The Strib is Waking Up

In the aftermath of BP announcing the temporary (we hope) shutdown of their main Alaskan oil field, Governor Pawlenty has been all over the local media once again promoting ethanol as America’s savior from the perils of oil addiction. I heard him on NPR this morning wishing we’d started this 20 years ago, we’re leading the way on ethanol & biodiesel production, etc, etc. The usual campaign-year boilerplate from what I could tell. I hope all of the corn farmers in Minnesota are suitable impressed…

The StarTribune has posted a couple of interesting articles on the subject today. While I’m not normally a fan of the Minneapolis paper, I’ll give them props for their editorial today, which is the strongest statement I’ve seen locally about reducing our reliance on oil. While they don’t come out and say we’ve got to get used to using less energy in our day-to-day existence, they do use the following line, which is priceless:

The answer isn’t more drilling, as some conservatives urged in the wake of BP’s shutdown of Alaska’s Prudhoe Bay field. That would be like giving a bigger meal to a fat man. What’s needed is a new direction.

Pass me a third helping of E85, please. I’ve gotta drive to the corner store to get more Cheezy-Poofs…

Economics columnist Neil St. Anthony also writes about Dr. Pawlenty’s magical corn elixir, coming out and actually stating that there’s no way the US can produce enough corn to fuel more than maybe 20% of our current gasoline needs. He then pulls me back from my happy place by ending his column with the notion that hybrids and alternative fuels will pull us back from our dangerous reliance on oil and the foreign despots that own it all. I suppose I shouldn’t have counted on an economics guy to actually use the word ‘conserve’ in a column of his; he’d probably get his economist card revoked.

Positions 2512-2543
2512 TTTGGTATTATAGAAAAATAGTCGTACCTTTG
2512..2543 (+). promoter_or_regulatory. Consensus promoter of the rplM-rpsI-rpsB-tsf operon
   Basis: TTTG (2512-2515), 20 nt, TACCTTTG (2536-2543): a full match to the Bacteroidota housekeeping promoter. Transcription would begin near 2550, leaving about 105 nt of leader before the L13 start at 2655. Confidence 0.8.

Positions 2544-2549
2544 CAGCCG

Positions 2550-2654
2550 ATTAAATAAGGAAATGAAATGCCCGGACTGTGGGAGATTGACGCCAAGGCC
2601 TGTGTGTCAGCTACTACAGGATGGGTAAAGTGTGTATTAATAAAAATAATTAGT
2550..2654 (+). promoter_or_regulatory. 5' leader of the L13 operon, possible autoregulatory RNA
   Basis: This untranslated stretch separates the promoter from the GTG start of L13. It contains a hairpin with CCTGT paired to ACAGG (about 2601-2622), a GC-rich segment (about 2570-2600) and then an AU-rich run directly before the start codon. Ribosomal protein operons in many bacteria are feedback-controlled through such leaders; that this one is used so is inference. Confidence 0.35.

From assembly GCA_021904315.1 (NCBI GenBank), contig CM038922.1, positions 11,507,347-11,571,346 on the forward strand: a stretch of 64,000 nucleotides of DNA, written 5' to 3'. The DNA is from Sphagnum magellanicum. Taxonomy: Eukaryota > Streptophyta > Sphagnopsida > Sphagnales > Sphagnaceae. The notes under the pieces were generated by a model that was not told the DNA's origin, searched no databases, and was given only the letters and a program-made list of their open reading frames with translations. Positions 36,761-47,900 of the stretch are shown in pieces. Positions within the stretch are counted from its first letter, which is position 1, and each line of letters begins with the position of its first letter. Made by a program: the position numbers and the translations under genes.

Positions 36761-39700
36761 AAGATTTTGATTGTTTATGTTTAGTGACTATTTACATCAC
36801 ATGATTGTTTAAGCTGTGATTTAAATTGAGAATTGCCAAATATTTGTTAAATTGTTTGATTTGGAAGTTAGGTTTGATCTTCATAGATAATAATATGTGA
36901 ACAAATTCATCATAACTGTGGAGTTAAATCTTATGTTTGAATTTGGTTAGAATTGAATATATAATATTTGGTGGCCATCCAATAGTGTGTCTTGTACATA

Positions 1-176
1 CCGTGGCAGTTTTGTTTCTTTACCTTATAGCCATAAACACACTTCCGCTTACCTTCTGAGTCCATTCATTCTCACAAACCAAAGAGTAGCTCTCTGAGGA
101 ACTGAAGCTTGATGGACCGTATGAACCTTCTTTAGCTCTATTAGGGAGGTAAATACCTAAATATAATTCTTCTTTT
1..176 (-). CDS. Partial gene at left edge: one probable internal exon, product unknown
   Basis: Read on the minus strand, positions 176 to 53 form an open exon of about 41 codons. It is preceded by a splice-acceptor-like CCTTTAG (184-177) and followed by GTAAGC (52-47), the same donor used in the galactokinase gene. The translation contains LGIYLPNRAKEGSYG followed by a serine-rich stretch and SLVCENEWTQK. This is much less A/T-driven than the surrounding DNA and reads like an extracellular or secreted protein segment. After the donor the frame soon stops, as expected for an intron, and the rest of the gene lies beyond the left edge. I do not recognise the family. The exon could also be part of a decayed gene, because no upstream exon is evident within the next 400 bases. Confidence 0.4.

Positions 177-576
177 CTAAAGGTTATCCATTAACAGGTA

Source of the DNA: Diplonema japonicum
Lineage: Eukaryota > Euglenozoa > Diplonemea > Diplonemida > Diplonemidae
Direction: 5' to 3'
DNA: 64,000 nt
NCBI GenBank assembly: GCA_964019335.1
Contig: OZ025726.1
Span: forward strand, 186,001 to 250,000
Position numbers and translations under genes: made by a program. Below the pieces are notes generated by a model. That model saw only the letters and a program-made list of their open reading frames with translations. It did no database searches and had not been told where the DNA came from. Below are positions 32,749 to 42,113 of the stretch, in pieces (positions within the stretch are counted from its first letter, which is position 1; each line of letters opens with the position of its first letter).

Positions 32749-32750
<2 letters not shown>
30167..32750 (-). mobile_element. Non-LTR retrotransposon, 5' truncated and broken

While both stories end up pulling their punches at the last moment, I’m happy they’re at least starting to tell people that there’s no way we can keep living the way we are right now. The editorial piece in particular is doing away with the usual happy-talk that the major papers usually push out. Perhaps this is just the start of a master plan for slowly breaking the news to people in small amounts. A dreamer can always hope, right?

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